Once deadly, syphilis can now be easily and effectively treated. The problem is that many people do not recognize syphilis's early symptoms and do not seek out treatment. Of increasing concern is the fact that syphilis increases the risk of transmitting and acquiring the HIV virus that causes AIDS.
Syphilis is a bacterial infection that is marked by the appearance of a single sore, called a chancre, at the spot where the baterium entered the body. It can appear within 10 days to 3 months after exposure, the chancre may be painless, may occur outside the body or on the part of the body exposed to the partner's ulcer, such as the penis, vagina, cervix, tongue, lips or other part of the body.
Prevention: When properly used, latex condoms offer very good protection against syphilis.
Symptoms: Frequently there are no symtoms. Other common symptoms may include: painless sores ore open wet ulcers (chancres) on the genitals or inside the vagina, on the lips, or mouth, rashes and flu-like symptoms.
Treatment: Antibiotics are available. ~Be sure to finish all of your pills even if the symptoms resolve~. Tell your sex partner(s) to get tested and treated.
Vaginitis is an inflammation of the vagina that can result in discharge, itching and pain. The cause is usually a change in the normal balance of vaginal bacteria or an infection. Vaginitis can also result from reduced estrogen levels after menopause.
The most common types of vaginitis are:
- Bacterial vaginosis - this type of vaginitis results from growth of one of several organisms normally present in your vagina, upsetting the natural balance of vaginal bacteria.
- Yeast Infections - A naturally occurring fungus called Candida albicans usually causes this type of vaginitis. An estimated three out of for women will have a yeast infection in their lifetimes.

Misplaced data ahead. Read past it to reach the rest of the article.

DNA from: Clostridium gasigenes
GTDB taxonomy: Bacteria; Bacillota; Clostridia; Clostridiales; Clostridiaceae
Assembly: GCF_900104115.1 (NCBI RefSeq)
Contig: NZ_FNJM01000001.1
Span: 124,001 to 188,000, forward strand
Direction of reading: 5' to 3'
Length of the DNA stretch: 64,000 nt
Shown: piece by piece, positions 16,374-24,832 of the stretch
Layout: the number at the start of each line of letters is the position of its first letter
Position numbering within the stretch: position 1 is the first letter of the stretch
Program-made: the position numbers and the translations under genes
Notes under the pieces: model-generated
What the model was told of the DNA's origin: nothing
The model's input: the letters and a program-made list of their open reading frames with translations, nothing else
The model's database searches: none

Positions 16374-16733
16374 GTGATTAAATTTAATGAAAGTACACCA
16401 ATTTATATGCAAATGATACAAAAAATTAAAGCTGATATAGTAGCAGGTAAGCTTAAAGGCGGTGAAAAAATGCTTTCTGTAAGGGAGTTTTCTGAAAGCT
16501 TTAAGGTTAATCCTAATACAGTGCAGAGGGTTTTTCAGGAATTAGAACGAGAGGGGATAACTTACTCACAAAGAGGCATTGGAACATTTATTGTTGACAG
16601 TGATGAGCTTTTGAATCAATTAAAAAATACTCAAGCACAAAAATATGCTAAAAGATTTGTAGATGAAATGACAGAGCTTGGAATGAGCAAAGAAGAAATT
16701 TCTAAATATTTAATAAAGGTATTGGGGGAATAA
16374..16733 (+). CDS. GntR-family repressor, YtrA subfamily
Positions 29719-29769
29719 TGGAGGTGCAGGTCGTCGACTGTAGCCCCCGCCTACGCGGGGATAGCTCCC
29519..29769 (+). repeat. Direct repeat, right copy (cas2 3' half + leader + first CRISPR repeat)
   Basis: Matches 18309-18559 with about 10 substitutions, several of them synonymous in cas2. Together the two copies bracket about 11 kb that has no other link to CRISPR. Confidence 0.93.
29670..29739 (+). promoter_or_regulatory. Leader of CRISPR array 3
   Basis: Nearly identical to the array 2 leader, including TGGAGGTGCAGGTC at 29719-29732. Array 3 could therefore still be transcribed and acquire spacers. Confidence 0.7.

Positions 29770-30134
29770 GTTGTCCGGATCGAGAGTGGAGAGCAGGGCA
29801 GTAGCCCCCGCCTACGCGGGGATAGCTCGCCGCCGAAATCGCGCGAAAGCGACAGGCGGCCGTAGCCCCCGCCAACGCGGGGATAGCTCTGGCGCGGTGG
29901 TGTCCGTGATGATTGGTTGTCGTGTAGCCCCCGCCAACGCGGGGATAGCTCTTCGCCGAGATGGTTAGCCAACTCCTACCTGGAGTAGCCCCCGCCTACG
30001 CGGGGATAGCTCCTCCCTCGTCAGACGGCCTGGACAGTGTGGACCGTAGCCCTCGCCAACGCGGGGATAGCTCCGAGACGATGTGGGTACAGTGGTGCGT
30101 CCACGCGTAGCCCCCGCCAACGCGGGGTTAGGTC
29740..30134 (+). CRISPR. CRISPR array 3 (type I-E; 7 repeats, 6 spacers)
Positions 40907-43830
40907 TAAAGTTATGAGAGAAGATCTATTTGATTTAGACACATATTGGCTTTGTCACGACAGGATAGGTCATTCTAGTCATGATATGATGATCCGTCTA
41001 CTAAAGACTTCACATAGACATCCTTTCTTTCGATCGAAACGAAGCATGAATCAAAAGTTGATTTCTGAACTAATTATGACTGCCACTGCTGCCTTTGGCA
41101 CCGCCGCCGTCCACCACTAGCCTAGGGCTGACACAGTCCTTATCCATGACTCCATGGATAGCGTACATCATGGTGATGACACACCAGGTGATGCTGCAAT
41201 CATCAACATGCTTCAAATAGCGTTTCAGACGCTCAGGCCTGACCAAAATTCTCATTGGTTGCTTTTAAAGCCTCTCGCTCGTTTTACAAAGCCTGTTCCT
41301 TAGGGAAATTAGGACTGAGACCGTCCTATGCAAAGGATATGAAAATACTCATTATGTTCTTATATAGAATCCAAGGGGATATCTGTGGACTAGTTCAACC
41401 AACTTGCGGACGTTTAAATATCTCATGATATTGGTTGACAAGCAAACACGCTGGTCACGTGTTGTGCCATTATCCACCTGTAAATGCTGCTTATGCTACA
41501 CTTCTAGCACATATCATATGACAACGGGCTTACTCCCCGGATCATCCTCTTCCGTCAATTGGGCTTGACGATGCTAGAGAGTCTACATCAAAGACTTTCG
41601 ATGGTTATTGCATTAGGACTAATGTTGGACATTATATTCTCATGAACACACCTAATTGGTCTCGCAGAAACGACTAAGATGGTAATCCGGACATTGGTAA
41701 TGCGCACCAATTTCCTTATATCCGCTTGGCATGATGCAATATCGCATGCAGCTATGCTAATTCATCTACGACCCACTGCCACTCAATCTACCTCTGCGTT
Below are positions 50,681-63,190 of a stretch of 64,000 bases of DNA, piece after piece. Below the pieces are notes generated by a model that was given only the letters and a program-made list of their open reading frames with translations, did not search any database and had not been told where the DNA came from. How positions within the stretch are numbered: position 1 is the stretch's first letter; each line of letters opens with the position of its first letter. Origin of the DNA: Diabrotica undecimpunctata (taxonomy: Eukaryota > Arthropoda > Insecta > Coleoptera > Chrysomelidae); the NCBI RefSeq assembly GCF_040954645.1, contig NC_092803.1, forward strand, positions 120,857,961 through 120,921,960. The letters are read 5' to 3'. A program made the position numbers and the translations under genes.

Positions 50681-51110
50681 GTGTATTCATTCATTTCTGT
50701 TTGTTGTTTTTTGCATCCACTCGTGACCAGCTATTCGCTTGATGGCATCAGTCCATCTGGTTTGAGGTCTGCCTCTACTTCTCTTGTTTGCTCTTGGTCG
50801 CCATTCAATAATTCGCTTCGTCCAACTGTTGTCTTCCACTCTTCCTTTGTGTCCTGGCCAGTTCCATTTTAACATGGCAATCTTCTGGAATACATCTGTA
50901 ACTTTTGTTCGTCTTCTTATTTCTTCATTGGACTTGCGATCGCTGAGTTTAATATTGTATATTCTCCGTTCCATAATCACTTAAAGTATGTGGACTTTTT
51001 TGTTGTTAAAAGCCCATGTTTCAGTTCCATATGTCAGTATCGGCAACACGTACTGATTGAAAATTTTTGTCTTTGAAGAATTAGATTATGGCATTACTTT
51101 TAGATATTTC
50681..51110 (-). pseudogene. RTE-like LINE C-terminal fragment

- Trichomoniasis - This type is caused by a parasite and is commonly transmitted by sexual intercourse.
- Atrophic vaginitis - This type results from reduced estrogen levels after menopause. The vaginal tissues become thinner and drier, which may lead to itching, burning, or pain
Symptoms: Common symptoms may include:
- change in color, odor, or amount of discharge from your vagina
- vaginal itching or irritation
- pain during intercourse
- painful urination
- light vaginal bleeding
Treatment: When to see a doctor? If you have new vaginal concerns and
- You have never had a vaginal infection
- You had vaginal infections before, but these concerns seem different
- You had multiple sex partners or a recent new partner
- You have completed a course of over-the-counter anti-yeast medication and your symptoms persist, you have a fever, or you have a particularly unpleasant vaginal odor
Pubic lice, commonly refered to as "crabs" are small, crab shaped creatures which attach themselves to human hairs. Crabs usually live in the pubic hair, but can sometimes be found in axillary or armpit hair, facial hair, or even eyelashes. Pubic lice occurs when adult lice lay eggs on the hair shaft close to the skin.